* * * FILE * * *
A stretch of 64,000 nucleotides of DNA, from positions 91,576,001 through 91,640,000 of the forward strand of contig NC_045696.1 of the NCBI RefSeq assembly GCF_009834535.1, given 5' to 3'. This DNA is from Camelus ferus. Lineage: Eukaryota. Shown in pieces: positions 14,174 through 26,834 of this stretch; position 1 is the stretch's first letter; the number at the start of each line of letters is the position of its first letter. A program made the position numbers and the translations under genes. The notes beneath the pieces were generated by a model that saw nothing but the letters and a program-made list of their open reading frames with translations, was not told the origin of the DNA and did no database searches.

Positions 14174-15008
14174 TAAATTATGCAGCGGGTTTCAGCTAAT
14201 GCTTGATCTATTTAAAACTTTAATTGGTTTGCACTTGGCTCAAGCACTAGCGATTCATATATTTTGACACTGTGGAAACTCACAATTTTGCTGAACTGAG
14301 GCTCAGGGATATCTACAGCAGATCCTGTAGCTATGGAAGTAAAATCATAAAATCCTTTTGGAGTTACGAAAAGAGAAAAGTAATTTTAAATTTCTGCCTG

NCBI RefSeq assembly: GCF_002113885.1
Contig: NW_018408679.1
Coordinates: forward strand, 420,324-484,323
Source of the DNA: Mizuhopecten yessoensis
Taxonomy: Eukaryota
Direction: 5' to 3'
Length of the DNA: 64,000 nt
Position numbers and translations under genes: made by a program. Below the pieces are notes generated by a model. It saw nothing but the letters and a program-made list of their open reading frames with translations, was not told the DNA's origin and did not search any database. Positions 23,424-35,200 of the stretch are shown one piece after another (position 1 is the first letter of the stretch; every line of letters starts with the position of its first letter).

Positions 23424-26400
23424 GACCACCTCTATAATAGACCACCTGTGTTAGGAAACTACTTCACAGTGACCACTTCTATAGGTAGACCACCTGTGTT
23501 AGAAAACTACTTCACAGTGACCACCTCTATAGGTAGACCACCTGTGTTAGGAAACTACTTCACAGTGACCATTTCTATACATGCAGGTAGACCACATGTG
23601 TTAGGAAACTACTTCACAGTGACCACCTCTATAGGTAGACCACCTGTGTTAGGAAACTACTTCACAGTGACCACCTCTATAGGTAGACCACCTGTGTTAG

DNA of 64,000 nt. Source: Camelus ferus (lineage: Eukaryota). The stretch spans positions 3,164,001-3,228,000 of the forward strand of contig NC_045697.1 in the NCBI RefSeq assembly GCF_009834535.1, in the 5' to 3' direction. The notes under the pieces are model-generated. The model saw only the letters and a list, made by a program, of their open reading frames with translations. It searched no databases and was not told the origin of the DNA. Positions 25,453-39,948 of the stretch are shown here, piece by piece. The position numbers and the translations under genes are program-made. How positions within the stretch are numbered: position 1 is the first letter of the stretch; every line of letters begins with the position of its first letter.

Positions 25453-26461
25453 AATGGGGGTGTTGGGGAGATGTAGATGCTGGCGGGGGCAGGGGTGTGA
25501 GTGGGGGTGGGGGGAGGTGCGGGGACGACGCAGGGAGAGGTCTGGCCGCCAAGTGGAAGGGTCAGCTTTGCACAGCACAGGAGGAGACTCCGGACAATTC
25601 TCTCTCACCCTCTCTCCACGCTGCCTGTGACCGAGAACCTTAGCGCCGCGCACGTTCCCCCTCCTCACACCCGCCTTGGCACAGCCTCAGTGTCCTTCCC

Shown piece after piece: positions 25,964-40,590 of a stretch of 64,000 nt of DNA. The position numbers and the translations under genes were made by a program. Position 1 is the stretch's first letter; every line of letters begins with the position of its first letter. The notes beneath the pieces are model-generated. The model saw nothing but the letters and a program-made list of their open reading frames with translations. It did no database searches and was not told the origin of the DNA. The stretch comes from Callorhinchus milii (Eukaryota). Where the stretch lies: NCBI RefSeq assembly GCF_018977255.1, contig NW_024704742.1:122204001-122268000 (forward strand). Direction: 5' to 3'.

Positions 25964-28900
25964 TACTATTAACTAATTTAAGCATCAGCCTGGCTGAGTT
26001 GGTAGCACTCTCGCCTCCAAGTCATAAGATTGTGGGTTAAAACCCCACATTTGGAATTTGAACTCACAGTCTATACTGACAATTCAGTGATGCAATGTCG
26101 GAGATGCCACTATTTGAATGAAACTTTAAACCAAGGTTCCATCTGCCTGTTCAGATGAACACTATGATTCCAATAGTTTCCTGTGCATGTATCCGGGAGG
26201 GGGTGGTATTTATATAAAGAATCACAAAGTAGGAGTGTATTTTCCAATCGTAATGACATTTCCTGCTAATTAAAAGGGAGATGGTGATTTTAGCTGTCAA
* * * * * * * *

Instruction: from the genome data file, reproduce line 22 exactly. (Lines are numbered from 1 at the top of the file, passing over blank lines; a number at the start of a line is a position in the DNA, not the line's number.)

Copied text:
25601 TCTCTCACCCTCTCTCCACGCTGCCTGTGACCGAGAACCTTAGCGCCGCGCACGTTCCCCCTCCTCACACCCGCCTTGGCACAGCCTCAGTGTCCTTCCC